Snow began sticking to the roofs of cars Tuesday afternoon and even to the sweatshirts of employees Chris Piche, 15, and Mario Angulo, 16, of Red's Old 395 Grill, as they loaded firewood onto a cart for the brick-oven pizzas served inside.
"I want it to be sunny," Chris said, the hood of his black Raiders sweatshirt pulled deep over his head and its arms stretched out over part of his hands.
He planned to return inside and leave pink-cheeked Mario, a busboy, with the task of transporting wood.
The two teenagers weren't the only ones caught off guard by the wet weather system expected to drop up to 2 inches of snow by 6 this morning. People could be seen throughout the afternoon pulling hoods up over their heads as they headed outdoors.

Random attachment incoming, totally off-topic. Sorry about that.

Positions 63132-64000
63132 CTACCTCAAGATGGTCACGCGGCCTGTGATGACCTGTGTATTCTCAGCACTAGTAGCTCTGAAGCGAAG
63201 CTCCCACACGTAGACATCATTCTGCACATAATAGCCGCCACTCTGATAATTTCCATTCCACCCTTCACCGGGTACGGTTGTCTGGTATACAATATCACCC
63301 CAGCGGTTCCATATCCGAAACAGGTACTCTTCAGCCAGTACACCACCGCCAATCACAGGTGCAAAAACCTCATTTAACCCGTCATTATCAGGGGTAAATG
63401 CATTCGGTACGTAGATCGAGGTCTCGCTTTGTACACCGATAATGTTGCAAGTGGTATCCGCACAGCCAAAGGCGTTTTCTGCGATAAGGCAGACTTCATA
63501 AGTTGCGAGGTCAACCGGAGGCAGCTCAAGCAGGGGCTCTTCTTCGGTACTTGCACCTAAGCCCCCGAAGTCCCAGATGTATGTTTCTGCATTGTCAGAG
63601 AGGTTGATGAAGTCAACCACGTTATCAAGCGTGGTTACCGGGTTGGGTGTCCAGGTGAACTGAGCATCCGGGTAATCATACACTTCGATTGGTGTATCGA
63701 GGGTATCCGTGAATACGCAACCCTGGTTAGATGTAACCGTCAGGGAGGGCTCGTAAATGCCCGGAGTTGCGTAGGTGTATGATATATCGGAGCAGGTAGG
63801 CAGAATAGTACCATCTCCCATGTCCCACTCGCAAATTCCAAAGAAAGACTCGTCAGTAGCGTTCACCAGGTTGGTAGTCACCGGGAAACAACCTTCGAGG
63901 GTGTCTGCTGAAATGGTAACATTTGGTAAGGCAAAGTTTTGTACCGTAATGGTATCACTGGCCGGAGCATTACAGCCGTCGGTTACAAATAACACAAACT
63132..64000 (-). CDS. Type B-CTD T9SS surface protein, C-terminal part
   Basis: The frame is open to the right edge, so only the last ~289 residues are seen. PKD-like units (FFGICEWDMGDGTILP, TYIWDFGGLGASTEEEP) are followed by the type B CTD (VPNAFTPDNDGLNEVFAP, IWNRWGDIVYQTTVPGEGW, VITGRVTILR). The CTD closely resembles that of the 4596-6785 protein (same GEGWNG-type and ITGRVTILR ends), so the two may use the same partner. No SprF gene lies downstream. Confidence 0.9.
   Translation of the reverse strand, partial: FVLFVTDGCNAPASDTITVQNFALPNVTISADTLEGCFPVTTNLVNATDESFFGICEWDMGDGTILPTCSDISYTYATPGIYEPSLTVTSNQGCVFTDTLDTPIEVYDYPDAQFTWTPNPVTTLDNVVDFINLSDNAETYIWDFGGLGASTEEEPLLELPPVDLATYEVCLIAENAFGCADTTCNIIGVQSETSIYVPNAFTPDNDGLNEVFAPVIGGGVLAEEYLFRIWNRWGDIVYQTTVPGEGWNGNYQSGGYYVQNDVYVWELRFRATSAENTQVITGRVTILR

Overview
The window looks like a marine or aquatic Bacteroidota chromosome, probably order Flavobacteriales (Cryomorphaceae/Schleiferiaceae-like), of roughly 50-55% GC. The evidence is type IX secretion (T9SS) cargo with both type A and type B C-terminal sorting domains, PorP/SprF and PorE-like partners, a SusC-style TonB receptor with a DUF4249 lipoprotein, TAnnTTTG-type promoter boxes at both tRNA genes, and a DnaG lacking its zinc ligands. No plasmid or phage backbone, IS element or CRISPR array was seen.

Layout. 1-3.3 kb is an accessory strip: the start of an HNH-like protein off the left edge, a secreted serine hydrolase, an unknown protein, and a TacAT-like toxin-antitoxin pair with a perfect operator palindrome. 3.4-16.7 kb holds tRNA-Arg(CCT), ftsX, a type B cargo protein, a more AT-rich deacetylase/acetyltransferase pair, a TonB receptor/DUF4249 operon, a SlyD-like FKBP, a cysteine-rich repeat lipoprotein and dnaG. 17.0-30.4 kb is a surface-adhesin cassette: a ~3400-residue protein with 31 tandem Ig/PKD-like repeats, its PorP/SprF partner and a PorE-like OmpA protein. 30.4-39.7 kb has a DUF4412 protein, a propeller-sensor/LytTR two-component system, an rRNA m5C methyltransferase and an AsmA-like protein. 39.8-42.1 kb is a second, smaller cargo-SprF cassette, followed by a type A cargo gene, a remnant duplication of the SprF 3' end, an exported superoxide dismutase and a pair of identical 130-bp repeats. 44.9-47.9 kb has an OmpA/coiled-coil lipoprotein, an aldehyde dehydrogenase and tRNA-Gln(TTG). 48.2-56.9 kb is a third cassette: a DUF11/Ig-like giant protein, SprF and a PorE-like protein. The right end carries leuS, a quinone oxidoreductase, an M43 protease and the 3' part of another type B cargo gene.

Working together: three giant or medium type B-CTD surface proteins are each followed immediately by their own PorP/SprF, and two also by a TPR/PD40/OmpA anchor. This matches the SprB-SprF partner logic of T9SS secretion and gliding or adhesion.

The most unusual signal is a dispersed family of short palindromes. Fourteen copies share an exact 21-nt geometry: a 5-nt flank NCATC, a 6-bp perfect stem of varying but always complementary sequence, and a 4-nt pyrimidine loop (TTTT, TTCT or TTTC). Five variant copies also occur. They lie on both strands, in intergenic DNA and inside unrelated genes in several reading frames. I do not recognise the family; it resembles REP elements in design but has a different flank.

No serious snow accumulations are predicted to fall over the next several days. According to Jim Fischer, a meteorologist with the National Weather Service, a weak storm off the coast is responsible for the week's wet weather.
"We are getting reports of snow falling in the valley areas, especially down near Carson and the Minden and Gardnerville areas," he said Tuesday afternoon.
The precipitation was expected to fall sporadically through the night, with larger accumulations at elevations above 5,000 feet.
"The pattern is pretty unsettled," Fischer said. "We'll sort of see on-and-off snow showers for the next several days, but nothing too heavy, mostly shower-type precipitation."
Tuesday's high temperature of 44 degrees dipped below average mid-February highs in the low-50s. The predicted high for today is 47.
"Tuesday was below normal with the clouds and the showery weather," Fischer said. "The last couple of days (before that) have been near normal."
The overcast weather will continue through today with a chance of rain or snow showers. Cloudy gray weather is predicted through the weekend.
"It's a fairly large system off the West Coast," Fischer said. "It's stationary and creating a flow of moisture from the south."
n Contact reporter Maggie O'Neill at firstname.lastname@example.org or 881-1219.